South Africa 30.1.2017 01:28 pm

Gordhan slams Ciex report as a ‘patent political ploy’

Minister of Finance Pravin Gordhan during a media briefing before he presented his 2016 Budget Vote Speech in the National Assembly on February 24, 2015 at Parliament in Cape Town, South Africa. Gordhan that he will be cutting government expenditure while still making R870-billion available for infrastructure development. (Photo by Gallo Images / Beeld / Nasief Manie)

Minister of Finance Pravin Gordhan during a media briefing before he presented his 2016 Budget Vote Speech in the National Assembly on February 24, 2015 at Parliament in Cape Town, South Africa. Gordhan that he will be cutting government expenditure while still making R870-billion available for infrastructure development. (Photo by Gallo Images / Beeld / Nasief Manie)

An application brought forward by BLF to have Gordhan investigate claims that billions were siphoned by banks has been dismissed as a ‘political ploy.’

In response to Black First Land First’s (BLF) legal papers, Finance Minister Pravin Gordhan has responded with an affidavit in which he blatantly ridicules and dismisses claims that the Ciex report had solid recommendations that should be carried out by Treasury or government.

Compiled by Michael Oatley, a former British spy, the report was commissioned by former president Thabo Mbeki’s government in 1997. Oatley motivated that he could recover billions that had apparently been siphoned through ‘lifeboats’ or business bailouts by banks and other companies. Bankorp was cited as having received R1.5 billion of state money, and despite having paid the money back, they still owed interest fees amounting to R2.23 billion.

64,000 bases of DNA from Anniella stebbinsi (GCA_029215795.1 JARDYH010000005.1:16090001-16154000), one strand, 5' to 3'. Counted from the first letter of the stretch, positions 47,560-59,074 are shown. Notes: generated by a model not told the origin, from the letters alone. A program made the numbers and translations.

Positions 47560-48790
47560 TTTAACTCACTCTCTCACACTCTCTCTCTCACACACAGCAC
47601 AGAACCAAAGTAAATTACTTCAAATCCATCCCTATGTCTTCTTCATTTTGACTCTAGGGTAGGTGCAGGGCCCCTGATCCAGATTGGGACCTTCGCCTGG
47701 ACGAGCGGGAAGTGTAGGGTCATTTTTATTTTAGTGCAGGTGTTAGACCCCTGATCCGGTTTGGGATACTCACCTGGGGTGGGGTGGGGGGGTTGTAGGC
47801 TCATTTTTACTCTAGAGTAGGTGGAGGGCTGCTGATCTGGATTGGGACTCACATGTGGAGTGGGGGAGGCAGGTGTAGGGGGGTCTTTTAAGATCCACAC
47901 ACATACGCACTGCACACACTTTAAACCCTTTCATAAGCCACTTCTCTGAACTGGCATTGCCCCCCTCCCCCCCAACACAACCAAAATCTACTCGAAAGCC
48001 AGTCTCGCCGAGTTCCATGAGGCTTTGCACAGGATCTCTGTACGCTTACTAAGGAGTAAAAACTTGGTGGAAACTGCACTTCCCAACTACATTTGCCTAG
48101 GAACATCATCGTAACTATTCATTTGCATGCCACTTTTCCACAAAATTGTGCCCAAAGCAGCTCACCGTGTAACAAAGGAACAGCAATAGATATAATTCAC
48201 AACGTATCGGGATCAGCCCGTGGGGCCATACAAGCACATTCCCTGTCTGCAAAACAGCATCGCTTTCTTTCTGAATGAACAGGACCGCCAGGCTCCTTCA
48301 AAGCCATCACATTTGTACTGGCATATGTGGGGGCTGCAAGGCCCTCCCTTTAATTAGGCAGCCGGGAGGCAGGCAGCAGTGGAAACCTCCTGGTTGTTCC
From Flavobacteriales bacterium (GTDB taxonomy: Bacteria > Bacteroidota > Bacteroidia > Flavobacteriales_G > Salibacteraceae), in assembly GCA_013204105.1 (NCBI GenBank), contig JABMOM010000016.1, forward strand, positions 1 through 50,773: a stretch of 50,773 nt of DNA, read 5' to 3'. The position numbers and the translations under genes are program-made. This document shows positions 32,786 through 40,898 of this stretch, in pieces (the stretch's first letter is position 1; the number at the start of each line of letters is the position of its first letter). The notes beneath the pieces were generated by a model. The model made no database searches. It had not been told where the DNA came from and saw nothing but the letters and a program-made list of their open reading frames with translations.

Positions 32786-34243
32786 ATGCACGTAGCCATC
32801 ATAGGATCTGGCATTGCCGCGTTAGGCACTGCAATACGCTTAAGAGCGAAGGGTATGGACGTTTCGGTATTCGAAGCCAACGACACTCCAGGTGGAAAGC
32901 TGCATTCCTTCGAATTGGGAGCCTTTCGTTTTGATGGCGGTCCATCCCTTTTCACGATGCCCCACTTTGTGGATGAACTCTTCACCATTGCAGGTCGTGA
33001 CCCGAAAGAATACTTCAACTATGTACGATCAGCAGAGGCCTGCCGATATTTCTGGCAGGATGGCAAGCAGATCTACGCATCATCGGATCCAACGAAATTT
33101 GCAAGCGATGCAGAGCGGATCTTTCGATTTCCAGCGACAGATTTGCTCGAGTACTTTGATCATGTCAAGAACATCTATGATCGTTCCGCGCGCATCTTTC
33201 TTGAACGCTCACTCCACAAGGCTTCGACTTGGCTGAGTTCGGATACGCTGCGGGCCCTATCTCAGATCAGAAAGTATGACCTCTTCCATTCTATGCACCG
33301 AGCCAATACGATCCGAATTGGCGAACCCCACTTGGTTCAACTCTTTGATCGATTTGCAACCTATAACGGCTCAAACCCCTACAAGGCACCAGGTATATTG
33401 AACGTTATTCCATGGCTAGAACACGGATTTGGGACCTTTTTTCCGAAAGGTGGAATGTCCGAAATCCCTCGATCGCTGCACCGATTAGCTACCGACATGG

ALSO READ: Brian Molefe will have to come face to face with white monopoly capital

But according to Business Live, BLF stated that Gordhan should pursue monies from First National Bank.

Gordhan has asked that the application be dismissed, as it is a “patent political ploy” and “unprecedented in its political intrigue”, with the relief it seeks resting on a “26-year-old unsolicited document prepared by retired M16 spies”.

“It is clear that coerced, extra curial and covert operation through the intervention of agents … did not comply with constitutional values. Government [at the time] clearly could not pursue this course and correctly, whomsoever was approached by Ciex repudiated this egregious form of bounty hunting,” the affidavit reads.

Gordhan also said his legal team had studied the Ciex report and found it lacking and deeply flawed.

For more news your way, follow The Citizen on Facebook and Twitter.

 

The Citizen Trail Run 2018

today in print